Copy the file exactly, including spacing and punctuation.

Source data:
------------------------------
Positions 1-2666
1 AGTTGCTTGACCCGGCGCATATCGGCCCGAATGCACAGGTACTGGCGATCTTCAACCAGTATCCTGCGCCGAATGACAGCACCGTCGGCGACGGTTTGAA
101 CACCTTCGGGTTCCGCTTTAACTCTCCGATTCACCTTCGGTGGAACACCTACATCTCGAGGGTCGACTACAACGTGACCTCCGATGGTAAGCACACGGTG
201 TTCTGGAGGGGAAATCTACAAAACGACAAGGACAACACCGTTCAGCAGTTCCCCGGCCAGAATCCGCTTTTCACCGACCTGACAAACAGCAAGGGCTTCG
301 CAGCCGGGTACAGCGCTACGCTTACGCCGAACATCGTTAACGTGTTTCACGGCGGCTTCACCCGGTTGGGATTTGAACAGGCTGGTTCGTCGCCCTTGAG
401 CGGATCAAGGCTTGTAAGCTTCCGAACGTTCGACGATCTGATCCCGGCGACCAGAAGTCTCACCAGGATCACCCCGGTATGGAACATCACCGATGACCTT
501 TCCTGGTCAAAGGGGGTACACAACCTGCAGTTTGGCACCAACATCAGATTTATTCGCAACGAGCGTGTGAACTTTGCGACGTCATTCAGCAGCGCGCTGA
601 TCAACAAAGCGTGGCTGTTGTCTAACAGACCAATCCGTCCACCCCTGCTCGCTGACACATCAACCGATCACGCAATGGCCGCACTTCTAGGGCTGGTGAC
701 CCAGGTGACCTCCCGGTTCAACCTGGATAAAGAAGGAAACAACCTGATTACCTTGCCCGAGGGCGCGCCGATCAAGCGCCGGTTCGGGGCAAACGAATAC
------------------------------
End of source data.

Positions 1-2666
1 AGTTGCTTGACCCGGCGCATATCGGCCCGAATGCACAGGTACTGGCGATCTTCAACCAGTATCCTGCGCCGAATGACAGCACCGTCGGCGACGGTTTGAA
101 CACCTTCGGGTTCCGCTTTAACTCTCCGATTCACCTTCGGTGGAACACCTACATCTCGAGGGTCGACTACAACGTGACCTCCGATGGTAAGCACACGGTG
201 TTCTGGAGGGGAAATCTACAAAACGACAAGGACAACACCGTTCAGCAGTTCCCCGGCCAGAATCCGCTTTTCACCGACCTGACAAACAGCAAGGGCTTCG
301 CAGCCGGGTACAGCGCTACGCTTACGCCGAACATCGTTAACGTGTTTCACGGCGGCTTCACCCGGTTGGGATTTGAACAGGCTGGTTCGTCGCCCTTGAG
401 CGGATCAAGGCTTGTAAGCTTCCGAACGTTCGACGATCTGATCCCGGCGACCAGAAGTCTCACCAGGATCACCCCGGTATGGAACATCACCGATGACCTT
501 TCCTGGTCAAAGGGGGTACACAACCTGCAGTTTGGCACCAACATCAGATTTATTCGCAACGAGCGTGTGAACTTTGCGACGTCATTCAGCAGCGCGCTGA
601 TCAACAAAGCGTGGCTGTTGTCTAACAGACCAATCCGTCCACCCCTGCTCGCTGACACATCAACCGATCACGCAATGGCCGCACTTCTAGGGCTGGTGAC
701 CCAGGTGACCTCCCGGTTCAACCTGGATAAAGAAGGAAACAACCTGATTACCTTGCCCGAGGGCGCGCCGATCAAGCGCCGGTTCGGGGCAAACGAATAC